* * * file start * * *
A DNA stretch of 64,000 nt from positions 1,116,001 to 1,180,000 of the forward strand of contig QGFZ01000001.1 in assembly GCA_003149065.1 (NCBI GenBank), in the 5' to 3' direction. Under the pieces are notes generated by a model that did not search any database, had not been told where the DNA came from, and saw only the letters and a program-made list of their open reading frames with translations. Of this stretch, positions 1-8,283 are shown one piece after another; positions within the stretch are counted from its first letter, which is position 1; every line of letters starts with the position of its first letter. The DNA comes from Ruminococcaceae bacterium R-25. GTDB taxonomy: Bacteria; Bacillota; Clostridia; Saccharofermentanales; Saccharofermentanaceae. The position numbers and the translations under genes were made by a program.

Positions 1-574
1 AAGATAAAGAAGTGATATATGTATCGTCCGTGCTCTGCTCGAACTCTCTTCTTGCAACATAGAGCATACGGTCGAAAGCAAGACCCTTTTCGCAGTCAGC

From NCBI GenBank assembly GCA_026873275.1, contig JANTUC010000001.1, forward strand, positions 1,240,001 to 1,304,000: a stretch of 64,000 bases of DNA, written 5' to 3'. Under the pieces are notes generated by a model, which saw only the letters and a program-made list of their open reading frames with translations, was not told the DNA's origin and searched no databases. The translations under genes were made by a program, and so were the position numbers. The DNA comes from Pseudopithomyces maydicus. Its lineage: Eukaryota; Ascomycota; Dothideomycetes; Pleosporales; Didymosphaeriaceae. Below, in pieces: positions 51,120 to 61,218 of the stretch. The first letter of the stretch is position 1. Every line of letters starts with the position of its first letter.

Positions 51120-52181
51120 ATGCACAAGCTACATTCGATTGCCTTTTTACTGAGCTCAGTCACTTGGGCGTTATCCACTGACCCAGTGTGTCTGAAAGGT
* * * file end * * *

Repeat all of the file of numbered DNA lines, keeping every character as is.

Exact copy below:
A DNA stretch of 64,000 nt from positions 1,116,001 to 1,180,000 of the forward strand of contig QGFZ01000001.1 in assembly GCA_003149065.1 (NCBI GenBank), in the 5' to 3' direction. Under the pieces are notes generated by a model that did not search any database, had not been told where the DNA came from, and saw only the letters and a program-made list of their open reading frames with translations. Of this stretch, positions 1-8,283 are shown one piece after another; positions within the stretch are counted from its first letter, which is position 1; every line of letters starts with the position of its first letter. The DNA comes from Ruminococcaceae bacterium R-25. GTDB taxonomy: Bacteria; Bacillota; Clostridia; Saccharofermentanales; Saccharofermentanaceae. The position numbers and the translations under genes were made by a program.

Positions 1-574
1 AAGATAAAGAAGTGATATATGTATCGTCCGTGCTCTGCTCGAACTCTCTTCTTGCAACATAGAGCATACGGTCGAAAGCAAGACCCTTTTCGCAGTCAGC

From NCBI GenBank assembly GCA_026873275.1, contig JANTUC010000001.1, forward strand, positions 1,240,001 to 1,304,000: a stretch of 64,000 bases of DNA, written 5' to 3'. Under the pieces are notes generated by a model, which saw only the letters and a program-made list of their open reading frames with translations, was not told the DNA's origin and searched no databases. The translations under genes were made by a program, and so were the position numbers. The DNA comes from Pseudopithomyces maydicus. Its lineage: Eukaryota; Ascomycota; Dothideomycetes; Pleosporales; Didymosphaeriaceae. Below, in pieces: positions 51,120 to 61,218 of the stretch. The first letter of the stretch is position 1. Every line of letters starts with the position of its first letter.

Positions 51120-52181
51120 ATGCACAAGCTACATTCGATTGCCTTTTTACTGAGCTCAGTCACTTGGGCGTTATCCACTGACCCAGTGTGTCTGAAAGGT